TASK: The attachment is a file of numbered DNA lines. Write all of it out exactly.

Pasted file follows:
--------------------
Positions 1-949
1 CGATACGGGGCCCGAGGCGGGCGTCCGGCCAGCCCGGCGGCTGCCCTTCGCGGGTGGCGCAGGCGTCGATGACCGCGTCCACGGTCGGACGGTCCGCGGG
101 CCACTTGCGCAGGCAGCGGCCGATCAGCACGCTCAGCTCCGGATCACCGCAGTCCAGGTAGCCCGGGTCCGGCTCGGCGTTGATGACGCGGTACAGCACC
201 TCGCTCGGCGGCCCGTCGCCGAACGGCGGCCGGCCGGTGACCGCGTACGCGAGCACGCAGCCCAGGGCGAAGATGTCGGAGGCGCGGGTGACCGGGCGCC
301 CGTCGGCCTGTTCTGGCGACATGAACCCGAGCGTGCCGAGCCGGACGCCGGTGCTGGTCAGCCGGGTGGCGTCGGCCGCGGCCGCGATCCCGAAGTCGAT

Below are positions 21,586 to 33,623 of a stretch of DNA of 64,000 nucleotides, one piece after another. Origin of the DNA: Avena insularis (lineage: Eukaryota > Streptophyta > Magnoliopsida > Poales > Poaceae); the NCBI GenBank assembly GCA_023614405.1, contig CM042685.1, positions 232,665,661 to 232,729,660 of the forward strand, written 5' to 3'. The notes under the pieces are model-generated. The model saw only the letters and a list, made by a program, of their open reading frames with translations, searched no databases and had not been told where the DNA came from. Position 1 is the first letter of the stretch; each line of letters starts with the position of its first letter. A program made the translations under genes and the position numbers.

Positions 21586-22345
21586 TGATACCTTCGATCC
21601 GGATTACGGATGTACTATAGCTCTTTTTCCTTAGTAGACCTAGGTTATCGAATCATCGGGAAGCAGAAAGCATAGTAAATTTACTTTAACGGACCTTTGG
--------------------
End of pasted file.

Positions 1-949
1 CGATACGGGGCCCGAGGCGGGCGTCCGGCCAGCCCGGCGGCTGCCCTTCGCGGGTGGCGCAGGCGTCGATGACCGCGTCCACGGTCGGACGGTCCGCGGG
101 CCACTTGCGCAGGCAGCGGCCGATCAGCACGCTCAGCTCCGGATCACCGCAGTCCAGGTAGCCCGGGTCCGGCTCGGCGTTGATGACGCGGTACAGCACC
201 TCGCTCGGCGGCCCGTCGCCGAACGGCGGCCGGCCGGTGACCGCGTACGCGAGCACGCAGCCCAGGGCGAAGATGTCGGAGGCGCGGGTGACCGGGCGCC
301 CGTCGGCCTGTTCTGGCGACATGAACCCGAGCGTGCCGAGCCGGACGCCGGTGCTGGTCAGCCGGGTGGCGTCGGCCGCGGCCGCGATCCCGAAGTCGAT

Below are positions 21,586 to 33,623 of a stretch of DNA of 64,000 nucleotides, one piece after another. Origin of the DNA: Avena insularis (lineage: Eukaryota > Streptophyta > Magnoliopsida > Poales > Poaceae); the NCBI GenBank assembly GCA_023614405.1, contig CM042685.1, positions 232,665,661 to 232,729,660 of the forward strand, written 5' to 3'. The notes under the pieces are model-generated. The model saw only the letters and a list, made by a program, of their open reading frames with translations, searched no databases and had not been told where the DNA came from. Position 1 is the first letter of the stretch; each line of letters starts with the position of its first letter. A program made the translations under genes and the position numbers.

Positions 21586-22345
21586 TGATACCTTCGATCC
21601 GGATTACGGATGTACTATAGCTCTTTTTCCTTAGTAGACCTAGGTTATCGAATCATCGGGAAGCAGAAAGCATAGTAAATTTACTTTAACGGACCTTTGG